Most babies born to mothers with seizure disorders are healthy.

Problems With Lamictal in a Pregnancy

by Stephen Christensen

Epilepsy is the most common neurologic condition in women of reproductive age, and approximately 1 percent of pregnancies occur in women who have seizure disorders. Controlling epilepsy during pregnancy is of utmost importance, as seizures can place pregnant women and their developing babies at risk for permanent injury or even death. However, even though most infants born to women with epilepsy are normal, many of the medications used to control seizures are known to cause birth defects. Lamotrigine (Lamictal), a medication used to treat epilepsy and bipolar disorder, appears to be safer than many other antiepileptic drugs, but its use should be closely monitored during pregnancy.

Fetal Risk Unclear

According to a 2007 review in “Canadian Family Physician,” most studies have not shown an increased risk for major birth defects in infants of mothers who take lamotrigine during pregnancy. However, the North American Antiepileptic Drug Pregnancy Registry, which assesses the impacts of antiepileptic drug exposures during the first trimester, revealed a higher incidence of cleft lips or cleft palates in infants whose mothers took lamotrigine. Five of 564 infants in this registry were born with cleft lips or palates. Among the infants who were not exposed to lamotrigine, the incidence of cleft lip or palate was around 4 in 10,000.

Pregnancy Decreases Levels

The blood level of any antiepileptic drug must be maintained at a concentration high enough to prevent seizures, but low enough to not cause serious side effects. Therefore, “therapeutic ranges” have been established for many antiepileptic drugs, and their dosages are typically adjusted to keep patients’ levels within the therapeutic range. In lamotrigine’s case, no universally accepted therapeutic range has been established. Rather, lamotrigine’s dosage is gradually increased until your seizures are controlled. To further complicate dosing issues, your body metabolizes and eliminates lamotrigine more rapidly during pregnancy, which could lead to “breakthrough” seizures or increased bipolar symptoms in women whose conditions were well controlled prior to pregnancy. To prevent such problems, your doctor may measure your lamotrigine level from time to time and increase your dosage if your blood level falls.

Adverse Reactions

The most common side effects associated with lamotrigine include nausea, dizziness, blurred or double vision and loss of coordination. These side effects are more common when you first start taking lamotrigine or if your dosage is too high. Rare but potentially serious reactions to lamotrigine include rashes, bone marrow suppression and severe hypersensitivity reactions that can cause multi-organ failure. While adverse reactions to lamotrigine are not necessarily more common during pregnancy, they may be confused with pregnancy-related disorders such as morning sickness, anemia or preeclampsia. Therefore, any rashes, unusual fatigue or other worrisome symptoms should be promptly reported to your physician.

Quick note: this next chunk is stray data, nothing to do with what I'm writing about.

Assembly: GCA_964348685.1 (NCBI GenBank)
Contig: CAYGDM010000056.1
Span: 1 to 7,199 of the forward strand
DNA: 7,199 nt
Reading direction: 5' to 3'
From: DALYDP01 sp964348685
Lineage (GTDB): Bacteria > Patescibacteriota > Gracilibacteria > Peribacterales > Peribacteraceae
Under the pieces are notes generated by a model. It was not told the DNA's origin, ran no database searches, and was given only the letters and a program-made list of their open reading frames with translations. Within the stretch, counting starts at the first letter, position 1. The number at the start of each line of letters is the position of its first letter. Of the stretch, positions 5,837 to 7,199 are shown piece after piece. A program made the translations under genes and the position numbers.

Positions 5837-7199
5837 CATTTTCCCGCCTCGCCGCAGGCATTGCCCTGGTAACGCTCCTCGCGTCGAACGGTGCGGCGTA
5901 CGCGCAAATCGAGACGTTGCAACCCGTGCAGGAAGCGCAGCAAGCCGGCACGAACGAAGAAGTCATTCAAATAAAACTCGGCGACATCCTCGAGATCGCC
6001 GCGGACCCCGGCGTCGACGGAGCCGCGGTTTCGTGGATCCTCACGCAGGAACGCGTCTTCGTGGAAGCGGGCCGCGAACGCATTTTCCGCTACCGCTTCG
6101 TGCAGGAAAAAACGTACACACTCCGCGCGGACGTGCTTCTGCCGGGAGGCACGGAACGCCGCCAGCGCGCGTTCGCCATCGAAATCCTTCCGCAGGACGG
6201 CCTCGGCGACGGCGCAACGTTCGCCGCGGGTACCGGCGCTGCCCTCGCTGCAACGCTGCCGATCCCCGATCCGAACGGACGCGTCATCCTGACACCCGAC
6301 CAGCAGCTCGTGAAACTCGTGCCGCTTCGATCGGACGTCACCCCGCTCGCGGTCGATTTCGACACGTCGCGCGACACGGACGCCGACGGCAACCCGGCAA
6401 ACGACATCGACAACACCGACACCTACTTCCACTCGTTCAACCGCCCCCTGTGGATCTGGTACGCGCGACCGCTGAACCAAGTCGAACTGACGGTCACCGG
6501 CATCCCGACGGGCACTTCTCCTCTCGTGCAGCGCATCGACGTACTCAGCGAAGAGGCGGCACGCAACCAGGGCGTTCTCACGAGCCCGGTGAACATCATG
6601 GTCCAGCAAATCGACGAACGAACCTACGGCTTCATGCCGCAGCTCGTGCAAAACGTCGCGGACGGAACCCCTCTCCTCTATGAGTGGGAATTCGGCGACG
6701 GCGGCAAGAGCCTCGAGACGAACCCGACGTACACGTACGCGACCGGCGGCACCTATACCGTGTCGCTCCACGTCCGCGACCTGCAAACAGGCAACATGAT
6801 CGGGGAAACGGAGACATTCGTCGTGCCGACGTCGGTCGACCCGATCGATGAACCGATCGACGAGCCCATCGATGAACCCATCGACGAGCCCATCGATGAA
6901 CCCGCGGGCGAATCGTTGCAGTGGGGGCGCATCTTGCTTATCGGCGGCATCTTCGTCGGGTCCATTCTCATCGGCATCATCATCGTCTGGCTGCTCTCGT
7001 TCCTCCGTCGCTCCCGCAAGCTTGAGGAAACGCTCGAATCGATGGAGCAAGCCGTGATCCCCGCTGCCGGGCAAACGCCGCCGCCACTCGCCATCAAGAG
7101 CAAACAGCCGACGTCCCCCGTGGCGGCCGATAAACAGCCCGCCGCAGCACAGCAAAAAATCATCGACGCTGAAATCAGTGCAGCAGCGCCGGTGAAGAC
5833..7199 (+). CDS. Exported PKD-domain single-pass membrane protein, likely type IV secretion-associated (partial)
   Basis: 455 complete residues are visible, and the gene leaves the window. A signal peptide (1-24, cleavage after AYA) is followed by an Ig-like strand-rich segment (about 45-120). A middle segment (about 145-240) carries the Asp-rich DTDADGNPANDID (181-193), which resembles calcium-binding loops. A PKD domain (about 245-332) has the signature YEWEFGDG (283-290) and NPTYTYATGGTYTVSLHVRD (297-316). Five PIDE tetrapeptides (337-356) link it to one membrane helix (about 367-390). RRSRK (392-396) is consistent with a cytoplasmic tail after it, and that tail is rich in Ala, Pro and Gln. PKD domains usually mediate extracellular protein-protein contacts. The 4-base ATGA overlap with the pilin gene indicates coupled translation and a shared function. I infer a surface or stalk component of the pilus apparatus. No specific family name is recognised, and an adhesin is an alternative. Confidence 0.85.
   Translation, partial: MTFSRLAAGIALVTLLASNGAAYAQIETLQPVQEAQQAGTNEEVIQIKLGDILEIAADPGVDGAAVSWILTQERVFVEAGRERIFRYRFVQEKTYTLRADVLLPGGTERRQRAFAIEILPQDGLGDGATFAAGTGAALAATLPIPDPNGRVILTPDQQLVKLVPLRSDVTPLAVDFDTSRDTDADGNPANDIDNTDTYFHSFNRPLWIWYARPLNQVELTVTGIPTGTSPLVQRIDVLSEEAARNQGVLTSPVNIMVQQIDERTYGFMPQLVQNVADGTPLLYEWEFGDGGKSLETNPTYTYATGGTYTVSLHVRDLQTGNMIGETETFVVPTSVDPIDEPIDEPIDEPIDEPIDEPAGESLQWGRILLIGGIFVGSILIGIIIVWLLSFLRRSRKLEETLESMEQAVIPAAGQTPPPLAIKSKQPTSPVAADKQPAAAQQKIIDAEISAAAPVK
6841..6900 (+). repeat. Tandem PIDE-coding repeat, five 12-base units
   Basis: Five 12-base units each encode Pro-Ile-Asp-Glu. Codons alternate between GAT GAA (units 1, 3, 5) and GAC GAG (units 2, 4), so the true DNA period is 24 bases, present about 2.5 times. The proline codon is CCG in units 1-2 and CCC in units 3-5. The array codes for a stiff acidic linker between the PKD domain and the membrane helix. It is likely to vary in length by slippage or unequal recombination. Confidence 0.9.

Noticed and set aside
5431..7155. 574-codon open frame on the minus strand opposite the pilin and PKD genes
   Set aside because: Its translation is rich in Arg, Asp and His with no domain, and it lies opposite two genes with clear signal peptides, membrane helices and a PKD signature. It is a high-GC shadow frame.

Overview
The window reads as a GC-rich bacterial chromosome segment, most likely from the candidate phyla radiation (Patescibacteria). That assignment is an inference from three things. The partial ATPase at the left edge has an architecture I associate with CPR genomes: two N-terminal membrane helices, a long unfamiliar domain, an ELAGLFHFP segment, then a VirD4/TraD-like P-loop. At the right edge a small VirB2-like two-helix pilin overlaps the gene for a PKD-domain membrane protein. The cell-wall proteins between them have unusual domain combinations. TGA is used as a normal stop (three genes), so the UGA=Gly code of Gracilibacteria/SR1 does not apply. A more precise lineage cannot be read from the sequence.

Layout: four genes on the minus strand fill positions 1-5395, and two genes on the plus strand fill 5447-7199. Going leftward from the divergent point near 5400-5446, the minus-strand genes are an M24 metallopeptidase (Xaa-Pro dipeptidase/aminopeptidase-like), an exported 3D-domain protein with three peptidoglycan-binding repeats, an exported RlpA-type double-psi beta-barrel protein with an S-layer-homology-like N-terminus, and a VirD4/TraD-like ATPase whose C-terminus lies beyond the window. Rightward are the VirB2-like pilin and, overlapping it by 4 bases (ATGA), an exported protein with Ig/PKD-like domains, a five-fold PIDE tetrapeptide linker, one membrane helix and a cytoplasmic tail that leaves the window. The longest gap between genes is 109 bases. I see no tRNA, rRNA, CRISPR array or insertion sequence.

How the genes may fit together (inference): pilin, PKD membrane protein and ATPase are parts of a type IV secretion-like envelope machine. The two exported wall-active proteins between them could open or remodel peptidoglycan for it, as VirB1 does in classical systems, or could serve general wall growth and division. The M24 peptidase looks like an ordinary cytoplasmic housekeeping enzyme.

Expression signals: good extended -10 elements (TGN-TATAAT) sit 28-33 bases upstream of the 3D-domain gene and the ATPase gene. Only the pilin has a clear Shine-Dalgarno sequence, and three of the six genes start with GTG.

Pregnant women who suffer from seizure disorders or bipolar disorder may not have the option to discontinue their medications. While lamotrigine appears to be safer during pregnancy than many other antiepileptic drugs, at least one study has linked it to an increased risk for birth defects. In contrast, the International Lamotrigine Pregnancy Registry, an 18-year compilation of data from nearly 1,600 pregnancies, showed that major birth defects were no more common among infants of mothers using lamotrigine than they were in the general population. Your doctor will help you decide whether lamotrigine is appropriate for you, and you may be advised to participate in a registry that monitors antiepileptic drug use during pregnancy.

About the Author

Stephen Christensen started writing health-related articles in 1976 and his work has appeared in diverse publications including professional journals, “Birds and Blooms” magazine, poetry anthologies and children's books. He received his medical degree from the University of Utah School of Medicine and completed a three-year residency in family medicine at McKay-Dee Hospital Center in Ogden, Utah.

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